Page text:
Taking her l’amour du français to another level

Through a study abroad program, she experiences life as a French girl

Semai Hagos, Features Editor

Students have observed an increase in foreign students this year, as the exchange student program has picked up once again. Similarly, some BHS students have begun to travel abroad.

Junior Mira Slotkin, following her love of French, decided to venture on a trip to France, through the Council on International Educational Exchange (CIEE), a nonprofit international education and exchange program. She flew out in January and returned this month, once the French school year ended. She found motivation to pursue a semester abroad after hearing about her soccer teammate’s experiences.

“I was scrolling through my friend’s TikTok page,” Slotkin said. “She was like, ‘I just got back from a (10-month) year abroad in France and it was the best experience of my whole life’.” 

Before the adventure began, Slotkin found herself feeling very confident, despite knowing little French, as she walked through the doors of Leon Blum in a town called VilleFranche.

“With learning over Zoom [during the pandemic], I had only had a year and a half of French before I went to live in the country,” she said. “So it didn’t feel like a lot [and] for the first week, I just said ‘yes’ to everything.”

However, Slotkin soon realized this wouldn’t be the most efficient way to improve her French.

“I wasn’t confident in myself enough to ask questions,” Slotkin said. “I thought it was undermining my own intelligence.”

Having realized the importance of asking questions, Slotkin started being more open to asking people to clarify certain things she didn’t understand, which led her towards significant growth.

“Every time I didn’t understand something, I stopped and I said, ‘can you explain this to me?’ and that ended up being my saving grace,” Slotkin said.

She describes minor differences she noticed when it came to French behavior.

“In the US we put our hands under the table when we eat,” she said. “In France, it’s rude to do that. You have to keep your hands where everyone can see them.”

Slotkin highlights the differences between French and American schools.

“In France, they don’t really have a life outside of school,” Slotkin said. “You start school at 8 am, you end school at 6 pm and then you go home and you eat dinner. That’s mostly the schedules of most French kids that I know.”

While American students are provided opportunities to partake in extracurriculars such as music or sports, from Slotkin’s experience French students aren’t.

“French students are not allowed to make the school their own,” Slotkin said. “Even though they’re there way longer than we are.”

She mentions that while schools in the U.S. have substitute teachers, French classes are canceled if the teacher is unavailable to attend.

“You’re responsible for yourself [and]  how you spend your time,” Slotkin said. “Because you have a lot of it. I spent a lot reading and eating sandwiches at the cafe. ”

Slotkin also witnessed a French instinct of conserving as much energy as possible.

“You would never leave a light on when you leave a room and you turn the shower off when you’re not actively washing your hair,” Slotkin said. “So you’re conserving as much as you can [and] you don’t leave food on your plate. So that part is really great.”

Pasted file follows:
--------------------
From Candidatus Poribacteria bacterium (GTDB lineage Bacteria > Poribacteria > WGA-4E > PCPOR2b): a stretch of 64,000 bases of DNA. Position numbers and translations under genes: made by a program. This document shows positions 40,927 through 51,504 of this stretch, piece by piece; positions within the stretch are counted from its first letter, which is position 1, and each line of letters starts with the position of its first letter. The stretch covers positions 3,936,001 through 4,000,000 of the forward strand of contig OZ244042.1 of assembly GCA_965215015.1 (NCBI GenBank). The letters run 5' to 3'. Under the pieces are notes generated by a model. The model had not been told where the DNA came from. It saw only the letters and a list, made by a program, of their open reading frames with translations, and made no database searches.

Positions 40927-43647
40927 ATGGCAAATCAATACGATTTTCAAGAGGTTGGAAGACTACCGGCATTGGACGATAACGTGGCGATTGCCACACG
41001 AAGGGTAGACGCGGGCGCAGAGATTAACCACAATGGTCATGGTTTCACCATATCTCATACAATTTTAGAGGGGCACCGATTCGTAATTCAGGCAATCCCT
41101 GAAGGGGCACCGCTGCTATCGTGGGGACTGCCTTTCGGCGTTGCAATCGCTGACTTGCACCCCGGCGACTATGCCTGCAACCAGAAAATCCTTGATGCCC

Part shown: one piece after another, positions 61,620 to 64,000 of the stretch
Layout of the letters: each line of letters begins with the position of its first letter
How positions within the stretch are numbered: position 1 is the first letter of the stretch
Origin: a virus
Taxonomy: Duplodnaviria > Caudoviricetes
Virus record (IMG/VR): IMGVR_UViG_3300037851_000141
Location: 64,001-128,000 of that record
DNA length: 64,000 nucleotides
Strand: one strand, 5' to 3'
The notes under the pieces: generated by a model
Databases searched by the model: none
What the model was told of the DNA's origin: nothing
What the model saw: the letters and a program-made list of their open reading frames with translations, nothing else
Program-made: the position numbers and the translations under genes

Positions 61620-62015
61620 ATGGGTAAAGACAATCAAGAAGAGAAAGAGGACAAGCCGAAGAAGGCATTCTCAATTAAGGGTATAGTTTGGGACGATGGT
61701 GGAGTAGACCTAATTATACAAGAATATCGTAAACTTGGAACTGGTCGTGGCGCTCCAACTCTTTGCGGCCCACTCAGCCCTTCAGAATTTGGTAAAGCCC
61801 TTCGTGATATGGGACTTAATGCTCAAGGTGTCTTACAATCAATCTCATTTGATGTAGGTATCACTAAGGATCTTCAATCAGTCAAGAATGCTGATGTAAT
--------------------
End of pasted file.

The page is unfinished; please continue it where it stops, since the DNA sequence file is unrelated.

Despite positive differences she noticed, Slotkin fell victim to hearing discriminatory language.

“In the US (and I know it’s not always genuine), but we act nicer to people just in public,” she said. “One thing that was super surprising to me was how much racism and anti semitism I saw in France.”

Jokes that she couldn’t handle were made at times, making her very uncomfortable.

“People would come up to me (I’m Jewish) and they would make Holocaust jokes to me, which I did not find funny,” Slotkin said. “Or like they would pull back their eyes and make no jokes about Chinese people. Or Arab people.”

She explains that despite correcting students about the harm of such statements they don’t truly understand the reason it’s harmful, especially due to the lack of cultural diversity in the rural parts of France.

“You have to confront these people who have never seen an actual Asian person in their life,” Slotkin said. “And they’ll be like, ‘you don’t understand our humor. You’re just an American. This is French humor.’”

She found herself feeling quite shocked upon hearing such statements from people who had been so genuine to her.

“It’s almost like they get that you don’t like it, but they don’t understand why they shouldn’t do it,” Slotkin said.

While social aspects in the rural town caused her much discomfort, Slotkin doesn’t allow it to be the main takeaway of her trip, as she wants to study international relations and French.

“French became kind of an obsessive thing for me,” she said. “Because you want to get so good at it.”

There were other students in the program from the US, including a student from Olympia, who was a good friend of Slotkin.

“We all tried our best to help each other in whatever ways we could,” Slotkin said. “There’s this girl from Ingram [High School] who was in my group [and] she’s actually one of my neighbors.”

She describes feeling close to home, despite being thousands of miles away, because of the support within the group.

“When you experience living in another country, you need people to rely on,” she said. “You need people who are close to your heart.”

Slotkin’s love of French has only increased during her semester abroad, and plans to go back.

“Once I really got there and I started understanding everything, French became a part of my life,” Slotkin said. “I was constantly learning French and I want to continue to pursue that.”